San Diego State forward Kyle Spain is not in Spain, but in Belgium. He went to summer league with the Washington Wizards but was unable to secure a contract offer and thus signed with the Passe-Partout Leuven Bears. In 21 games for the team Spain averaged 13.1 points and 4.6 rebounds, shooting 37% from three point range, but injured his foot last month and is out for the season. Leuven replaced him with former Arizona swingman Micah Downs, who was previously with Croatian club KK Zadar but who left when they fell behind on his payments. That’s happened a lot all over Europe this year.
After the Spurs traded for his contract and bought him out for $0 in the summer of 2007 – using Luis Scola as a means to dump Jackie Butler’s contract, in a rare misstep on their part – Spanoulis signed with Panathinaikos. He is still there to this day, the lead guard on last year’s EuroLeague champions. This year, Spanoulis is averaging 11.0 points and 3.5 assists per game in the Greek league, and also put up 10.5 points and 3.8 assists per game in the team’s now-finished EuroLeague campaign.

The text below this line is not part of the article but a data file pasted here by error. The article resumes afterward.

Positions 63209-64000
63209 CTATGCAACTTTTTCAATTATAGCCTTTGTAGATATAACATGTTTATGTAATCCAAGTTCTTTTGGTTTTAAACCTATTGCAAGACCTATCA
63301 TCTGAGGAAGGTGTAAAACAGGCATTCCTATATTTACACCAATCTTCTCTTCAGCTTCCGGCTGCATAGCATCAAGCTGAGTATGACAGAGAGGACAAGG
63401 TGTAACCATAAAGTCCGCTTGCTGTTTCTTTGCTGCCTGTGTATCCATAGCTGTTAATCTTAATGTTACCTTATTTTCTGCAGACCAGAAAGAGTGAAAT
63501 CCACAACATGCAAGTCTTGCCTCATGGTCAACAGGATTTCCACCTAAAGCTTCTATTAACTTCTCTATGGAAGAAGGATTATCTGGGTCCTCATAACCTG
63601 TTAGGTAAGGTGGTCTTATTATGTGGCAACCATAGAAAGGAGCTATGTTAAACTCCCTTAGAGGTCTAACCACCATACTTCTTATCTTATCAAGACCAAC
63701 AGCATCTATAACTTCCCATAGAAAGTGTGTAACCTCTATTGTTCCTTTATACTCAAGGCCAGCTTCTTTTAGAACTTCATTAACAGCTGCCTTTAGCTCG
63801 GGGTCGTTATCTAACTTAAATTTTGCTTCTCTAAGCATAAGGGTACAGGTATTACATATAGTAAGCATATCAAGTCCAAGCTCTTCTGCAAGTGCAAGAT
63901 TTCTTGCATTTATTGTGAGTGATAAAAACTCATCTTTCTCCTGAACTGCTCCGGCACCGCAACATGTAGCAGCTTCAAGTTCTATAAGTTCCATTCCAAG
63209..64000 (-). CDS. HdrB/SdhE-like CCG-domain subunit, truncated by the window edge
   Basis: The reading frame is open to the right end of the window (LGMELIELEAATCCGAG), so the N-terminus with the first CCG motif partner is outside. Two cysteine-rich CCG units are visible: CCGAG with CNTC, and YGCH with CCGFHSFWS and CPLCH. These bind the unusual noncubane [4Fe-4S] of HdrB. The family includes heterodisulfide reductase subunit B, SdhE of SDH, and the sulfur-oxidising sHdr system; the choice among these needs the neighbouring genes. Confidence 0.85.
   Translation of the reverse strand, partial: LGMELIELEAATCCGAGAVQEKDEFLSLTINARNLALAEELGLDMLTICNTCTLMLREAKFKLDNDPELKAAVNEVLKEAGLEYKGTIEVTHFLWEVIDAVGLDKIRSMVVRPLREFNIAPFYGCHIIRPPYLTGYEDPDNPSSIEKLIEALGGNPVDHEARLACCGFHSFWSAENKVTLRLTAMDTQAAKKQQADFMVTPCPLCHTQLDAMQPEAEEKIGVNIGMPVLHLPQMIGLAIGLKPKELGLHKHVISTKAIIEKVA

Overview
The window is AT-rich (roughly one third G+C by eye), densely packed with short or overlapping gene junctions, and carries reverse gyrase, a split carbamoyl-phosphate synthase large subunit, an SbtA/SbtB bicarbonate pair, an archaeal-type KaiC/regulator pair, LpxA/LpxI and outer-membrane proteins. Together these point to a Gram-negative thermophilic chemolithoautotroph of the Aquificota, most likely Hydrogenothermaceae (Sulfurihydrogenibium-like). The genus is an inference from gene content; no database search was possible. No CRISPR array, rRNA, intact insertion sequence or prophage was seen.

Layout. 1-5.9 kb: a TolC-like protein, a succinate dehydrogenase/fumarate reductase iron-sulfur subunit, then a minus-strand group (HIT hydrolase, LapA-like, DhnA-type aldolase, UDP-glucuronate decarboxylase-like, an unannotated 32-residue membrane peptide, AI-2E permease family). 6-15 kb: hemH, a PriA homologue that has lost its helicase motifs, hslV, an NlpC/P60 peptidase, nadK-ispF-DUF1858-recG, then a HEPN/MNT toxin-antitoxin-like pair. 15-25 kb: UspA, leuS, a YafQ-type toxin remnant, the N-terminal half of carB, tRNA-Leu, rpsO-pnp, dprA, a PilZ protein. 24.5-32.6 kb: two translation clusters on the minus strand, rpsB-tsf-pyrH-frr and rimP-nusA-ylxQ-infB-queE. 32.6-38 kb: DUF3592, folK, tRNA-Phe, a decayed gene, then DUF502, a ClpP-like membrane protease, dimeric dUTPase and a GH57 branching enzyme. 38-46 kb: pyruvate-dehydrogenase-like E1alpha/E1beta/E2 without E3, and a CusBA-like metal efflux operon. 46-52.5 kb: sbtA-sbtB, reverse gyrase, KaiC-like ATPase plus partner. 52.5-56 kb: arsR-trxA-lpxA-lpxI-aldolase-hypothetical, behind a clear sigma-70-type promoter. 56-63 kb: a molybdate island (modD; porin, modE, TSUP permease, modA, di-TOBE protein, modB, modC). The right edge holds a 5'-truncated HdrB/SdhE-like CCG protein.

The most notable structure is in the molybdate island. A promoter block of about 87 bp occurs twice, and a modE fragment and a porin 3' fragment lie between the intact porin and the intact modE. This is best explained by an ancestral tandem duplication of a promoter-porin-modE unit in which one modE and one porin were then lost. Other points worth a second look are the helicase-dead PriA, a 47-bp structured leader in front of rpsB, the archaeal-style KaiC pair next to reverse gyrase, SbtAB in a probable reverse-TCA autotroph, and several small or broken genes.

Spencer is in France, signed with Le Mans. He is second in the French league in scoring with an 18.4 ppg scoring average, while also averaging 5.2 rebounds and 3.9 assists per game. He also averaged 17.6 points per game in Le Mans’ EuroCup campaign, and is one of the best players in France. Not many can make the kind of jump shots he does.
Spurs draft pick Splitter is, as always, with Caja Laboral (the artists formerly known as Tau Ceramica). He is averaging 27.7 minutes, 16.4 points, 6.9 rebounds, 1.8 assists, 1.1 steals and 0.6 blocks per game, shooting 60% from the field and 79% from the free throw line. His PER in the ACB is a whopping 26.9, best in the competition. Considering the ACB is the second-best league in the world, second only to the NBA, then you can see what that means. Splitter is arguably the best player not in the NBA.
(By the way, second in the ACB in PER is former Warriors draft pick Richard Hendrix, and third is former Utah State guard Jaycee Carroll. Hendrix should also be in the NBA. Carroll should stay where he is.)
The rule regarding rookie scale contracts is that if a player does not sign his within three seasons of being drafted, he is no longer bound by it. This will mean that in the summer, the Spurs can use their mid-level exception to sign him, which they will need to do to outbid Vitoria. (The same rule also applies to Frederic Weis, who therefore is a candidate for the Rockets’ MLE this summer. Sort of.) San Antonio knew this would be the case when they drafted him, which is why they took him anyway, knowing that a low 20’s pick’s salary would not be sufficient to sign him. It looks like it’s going to pay off.